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Post by hsimone » 01 Sep 2015, 18:09

ALynnPowers, I really enjoyed your review! The cover definitely drew me in and the fact that these children can turn into some form of a bird. I with Escapeartist, if I could transform into any animal, I would definitely want it to be a bird. The book does sounds interesting enough that I would like to try, and I am curious if some of my students would enjoy it...thanks for a great, detailed review!
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Post by ALynnPowers » 02 Sep 2015, 04:07

hsimone wrote:ALynnPowers, I really enjoyed your review! The cover definitely drew me in and the fact that these children can turn into some form of a bird. I with Escapeartist, if I could transform into any animal, I would definitely want it to be a bird. The book does sounds interesting enough that I would like to try, and I am curious if some of my students would enjoy it...thanks for a great, detailed review!
You should check out the first book in the series and let me know what you think! It might be better for students to start there, anyway! :)

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Post by chytach18- » 02 Sep 2015, 04:20

Honest review on an unusual book. I have very little knowledge about Japan but I am always fascinated by any information about the people and culture. This book is a fantasy, isn`t it?
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Post by ALynnPowers » 02 Sep 2015, 07:26

chytach18- wrote:Honest review on an unusual book. I have very little knowledge about Japan but I am always fascinated by any information about the people and culture. This book is a fantasy, isn`t it?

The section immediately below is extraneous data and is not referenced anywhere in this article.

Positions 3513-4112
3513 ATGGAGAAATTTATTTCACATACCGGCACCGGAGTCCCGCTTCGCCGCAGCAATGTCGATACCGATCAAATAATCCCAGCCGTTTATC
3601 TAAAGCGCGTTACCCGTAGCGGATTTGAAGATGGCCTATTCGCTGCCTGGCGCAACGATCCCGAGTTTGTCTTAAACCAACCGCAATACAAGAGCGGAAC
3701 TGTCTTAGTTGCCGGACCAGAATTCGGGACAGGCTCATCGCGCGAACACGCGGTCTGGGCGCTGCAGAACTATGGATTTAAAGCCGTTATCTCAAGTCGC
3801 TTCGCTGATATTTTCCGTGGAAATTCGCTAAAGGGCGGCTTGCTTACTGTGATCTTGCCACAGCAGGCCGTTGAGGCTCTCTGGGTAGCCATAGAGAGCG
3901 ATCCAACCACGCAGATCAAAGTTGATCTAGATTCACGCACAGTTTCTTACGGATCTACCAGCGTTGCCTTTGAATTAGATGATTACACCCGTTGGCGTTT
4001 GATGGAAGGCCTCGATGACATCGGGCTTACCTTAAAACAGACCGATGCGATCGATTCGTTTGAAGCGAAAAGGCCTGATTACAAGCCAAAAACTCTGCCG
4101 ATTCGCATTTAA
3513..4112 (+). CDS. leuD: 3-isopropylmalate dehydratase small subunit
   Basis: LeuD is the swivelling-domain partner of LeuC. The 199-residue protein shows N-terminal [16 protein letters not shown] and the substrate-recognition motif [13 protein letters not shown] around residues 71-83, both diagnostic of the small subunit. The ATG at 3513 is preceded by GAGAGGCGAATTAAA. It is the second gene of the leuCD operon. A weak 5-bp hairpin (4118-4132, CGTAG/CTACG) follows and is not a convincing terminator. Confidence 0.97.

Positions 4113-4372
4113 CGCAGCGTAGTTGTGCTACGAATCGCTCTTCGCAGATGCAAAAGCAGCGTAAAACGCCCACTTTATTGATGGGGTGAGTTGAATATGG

Yes, but it includes a lot of true information, especially regarding culture: food, language, social norms, etc. It's also more about traditional Japanese instead of modern, but it's actually kind of amazing how much of the old culture is still relevant today.

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Post by Rachaelamb1 » 05 Sep 2015, 08:22

I think it is great that you can give us an insider's opinion on whether or not the cultural information is correct. Sounds like the author did a terrific job on that aspect.
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Post by ALynnPowers » 07 Sep 2015, 04:11

Rachaelamb1 wrote:I think it is great that you can give us an insider's opinion on whether or not the cultural information is correct. Sounds like the author did a terrific job on that aspect.
I would definitely agree with you on that. I feel like this book was put up for review specifically for me. Hahahah.

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Post by Tanaya » 25 Sep 2015, 17:06

Some sections made me feel like I was reading a dry anthropological passage or a Japanese political history textbook...
I really enjoyed reading your critiques, especially this paragraph. I read a story with similar issues recently. I guess it can be difficult to strike the right balance between telling the story and making sure the reader is well-informed about an unfamiliar topic. Great review!
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Post by ALynnPowers » 28 Sep 2015, 09:49

Tanaya wrote:
Some sections made me feel like I was reading a dry anthropological passage or a Japanese political history textbook...
I really enjoyed reading your critiques, especially this paragraph. I read a story with similar issues recently. I guess it can be difficult to strike the right balance between telling the story and making sure the reader is well-informed about an unfamiliar topic. Great review!
Aw, thanks. And you're right about it being difficult to strike the right balance. I feel like I am the same way when it comes to giving information within reviews. :)

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Post by CCtheBrave » 15 Oct 2015, 19:14

You brought up really good points about the appropriate audience for this book. It sounds like a cool read, though, for an adult
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Post by cheryltkn » 19 Aug 2016, 10:31

Thanks for these reviews. I have added them to the To Read list and look forward to reading them. I will look out for the history lesson aspect and the warning will help me get past it. Thanks again.